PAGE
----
05/18/2015 10:28 EDT | Updated 05/18/2016 05:59 EDT

Canada Reigns Supreme, U.S Defeated In WTO Meat-Labels Fight

JEWEL SAMAD via Getty Images
US President Barack Obama (R), Mexican President Enrique Pena Nieto (C) and Canadian Prime Minister Stephen Harper arrive to participate in a trilateral North American Leaders summit meeting at the Palacio de Justicia in Toluca, Mexico, on February 19, 2014. The three leaders joined for the summit of North American Leaders for talks focusing on 'a range of issues important to the daily lives of all of North America's people, including economic competitiveness, entrepreneurship, trade and investment, and citizen security.' AFP PHOTO/Jewel Samad (Photo credit should read JEWEL SAMAD/AFP/Getty Images)
WASHINGTON - Canada and Mexico have defeated the United States' meat-labelling rules at the World Trade Organization, winning a final appeal that could pave the way to retaliatory sanctions.

If the U.S. wants to avoid a broader trade war, Monday's decision means it might have to drop its insistence on special grocery-store labels that identify whether beef and pork were born, raised and slaughtered in the U.S.

Failure to change the labelling requirement could lead to tariffs on a wide range of American products including wine, chocolate, cereal and frozen orange juice.

Some U.S. lawmakers have already signalled plans to move swiftly: they're proposing legislation to rescind the labelling rules that stem from a 13-year-old American law.

Business groups in both countries mostly celebrated the WTO decision.

"Today is an incredibly important and historic day for Canada's cattle industry," said Dave Solverson, president of the Canadian Cattlemen's Association.

The body upheld several rulings that the U.S. has violated international trade law with a requirement that meat be identified by where it was raised and slaughtered.

Proponents of the label requirement argued that customers have the right to know where their food comes from.

But Canada and Mexico countered that it was completely irrelevant to food safety, and was simply a protectionist measure designed to keep foreign meat off the grocery shelves. Livestock producers said the requirement created costly overhead, and processing problems in an integrated industry where animals might cross the border multiple times.

The measure was blamed for a drastic decline in meat exports from other North American countries, who repeatedly threatened to retaliate if successful at the WTO.

That moment has arrived.

The U.S. is now left with two options according to the Canadian and Mexican governments: Fix the law, or suffer punitive tariffs on a range of goods.

The Canadian government said it will prepare an application to the WTO for punitive measures. The process involves setting a dollar value on the retaliation, and identifying targeted goods for tariffs.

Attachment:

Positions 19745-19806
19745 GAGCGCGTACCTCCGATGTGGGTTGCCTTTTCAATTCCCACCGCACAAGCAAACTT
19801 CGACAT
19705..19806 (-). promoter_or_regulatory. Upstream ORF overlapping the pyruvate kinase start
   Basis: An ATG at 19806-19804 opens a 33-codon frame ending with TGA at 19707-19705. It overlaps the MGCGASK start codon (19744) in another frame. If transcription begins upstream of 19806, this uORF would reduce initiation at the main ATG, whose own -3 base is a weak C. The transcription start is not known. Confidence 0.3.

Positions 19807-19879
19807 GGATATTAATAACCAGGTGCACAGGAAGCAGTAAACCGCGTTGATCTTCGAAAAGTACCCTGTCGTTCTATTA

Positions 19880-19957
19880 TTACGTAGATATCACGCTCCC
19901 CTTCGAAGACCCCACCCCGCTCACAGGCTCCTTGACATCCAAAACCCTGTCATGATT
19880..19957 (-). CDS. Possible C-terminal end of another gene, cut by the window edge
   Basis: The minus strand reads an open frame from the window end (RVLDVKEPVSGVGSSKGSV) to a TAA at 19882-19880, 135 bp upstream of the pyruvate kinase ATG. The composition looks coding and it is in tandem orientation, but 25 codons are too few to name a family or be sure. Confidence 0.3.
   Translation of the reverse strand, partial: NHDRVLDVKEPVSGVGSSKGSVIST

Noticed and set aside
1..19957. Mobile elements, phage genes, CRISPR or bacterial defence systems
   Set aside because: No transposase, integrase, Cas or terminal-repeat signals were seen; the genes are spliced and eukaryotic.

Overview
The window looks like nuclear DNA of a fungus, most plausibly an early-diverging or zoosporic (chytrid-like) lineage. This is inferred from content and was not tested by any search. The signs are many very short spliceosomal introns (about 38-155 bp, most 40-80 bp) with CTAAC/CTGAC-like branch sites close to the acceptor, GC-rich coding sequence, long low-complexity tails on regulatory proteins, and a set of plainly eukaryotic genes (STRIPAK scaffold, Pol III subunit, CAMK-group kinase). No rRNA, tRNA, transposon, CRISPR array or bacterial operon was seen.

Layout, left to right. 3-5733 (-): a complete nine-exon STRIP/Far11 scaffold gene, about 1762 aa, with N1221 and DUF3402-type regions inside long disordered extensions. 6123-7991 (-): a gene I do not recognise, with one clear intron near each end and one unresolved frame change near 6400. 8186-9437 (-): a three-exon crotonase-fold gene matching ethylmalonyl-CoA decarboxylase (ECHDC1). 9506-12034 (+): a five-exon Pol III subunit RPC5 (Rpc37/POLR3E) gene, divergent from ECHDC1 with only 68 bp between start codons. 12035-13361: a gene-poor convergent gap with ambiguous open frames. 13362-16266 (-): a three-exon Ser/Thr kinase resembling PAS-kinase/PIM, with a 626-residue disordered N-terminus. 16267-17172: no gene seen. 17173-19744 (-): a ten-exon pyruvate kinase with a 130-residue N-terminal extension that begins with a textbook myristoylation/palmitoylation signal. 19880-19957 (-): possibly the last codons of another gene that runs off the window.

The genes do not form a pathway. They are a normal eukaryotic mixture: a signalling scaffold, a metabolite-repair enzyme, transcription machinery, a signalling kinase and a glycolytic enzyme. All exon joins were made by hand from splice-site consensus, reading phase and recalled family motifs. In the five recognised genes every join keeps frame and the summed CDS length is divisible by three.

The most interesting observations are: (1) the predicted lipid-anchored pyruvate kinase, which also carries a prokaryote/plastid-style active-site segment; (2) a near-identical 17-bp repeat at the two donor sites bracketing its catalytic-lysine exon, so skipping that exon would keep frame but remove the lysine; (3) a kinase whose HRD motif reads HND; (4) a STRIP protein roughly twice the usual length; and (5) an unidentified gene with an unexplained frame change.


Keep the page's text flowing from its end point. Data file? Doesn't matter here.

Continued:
The federal government estimates the U.S. legislation costs the Canadian pork and beef industries about $1 billion annually. The retaliatory measures, if imposed, could set tariffs at a similar amount.

Canada has already announced possible targets for a 100 per cent surtax. They were designed to hit states where lawmakers supported the meat-labelling requirements.

The preliminary list released by Canada suggests a couple of main targets: California and Pennsylvania.

Wine, frozen orange juice, chocolate, ketchup, pasta, cereals — stats show Canadians import hundreds of millions of some of those products from the U.S. each year, and California or Pennsylvania are key producers of almost every single one.

"The United States has used and exhausted all possible means to avoid its international obligations," said a statement from Canada's agriculture and trade ministers.

"In light of the final ruling ... Canada will be seeking authority from the WTO to use retaliatory measures on U.S. agricultural and non-agricultural products."

But U.S. policy-makers appear keen to find a solution, before such talk escalates. The Obama administration says it's working with lawmakers to find a legislative fix.

Also, the chair of a key legislative committee said he planned to introduce a bill this week to repeal mandatory labelling. He referred to mandatory labels as a failed marketing program, not a food-safety program.

"It is more important now than ever to act quickly to avoid a protracted trade war with our two largest trade partners," Michael Conoway, the Republican chair of the House agriculture committee, said in a letter published on the website for the congressional newspaper Roll Call.

"We must act quickly to prevent the irreparable damages of retaliation, both to our economy and the trade relationship with Canada and Mexico."

The WTO decision won plaudits in the U.S. from business groups concerned about trade sanctions.

"We flaunt our country's obligations under the rules-based trading system at our peril," John Murphy, a senior vice-president at the U.S. Chamber of Commerce, said in a release.

But one farming organization in the U.S. that supports the labels, the National Farmers Union, said there was still time to negotiate a solution with Canada and Mexico that would allow labelling throughout North America.

It said consumers deserve to be able to make informed choices and added: "The U.S. as a sovereign country can decide how and whether to implement the adverse ruling."

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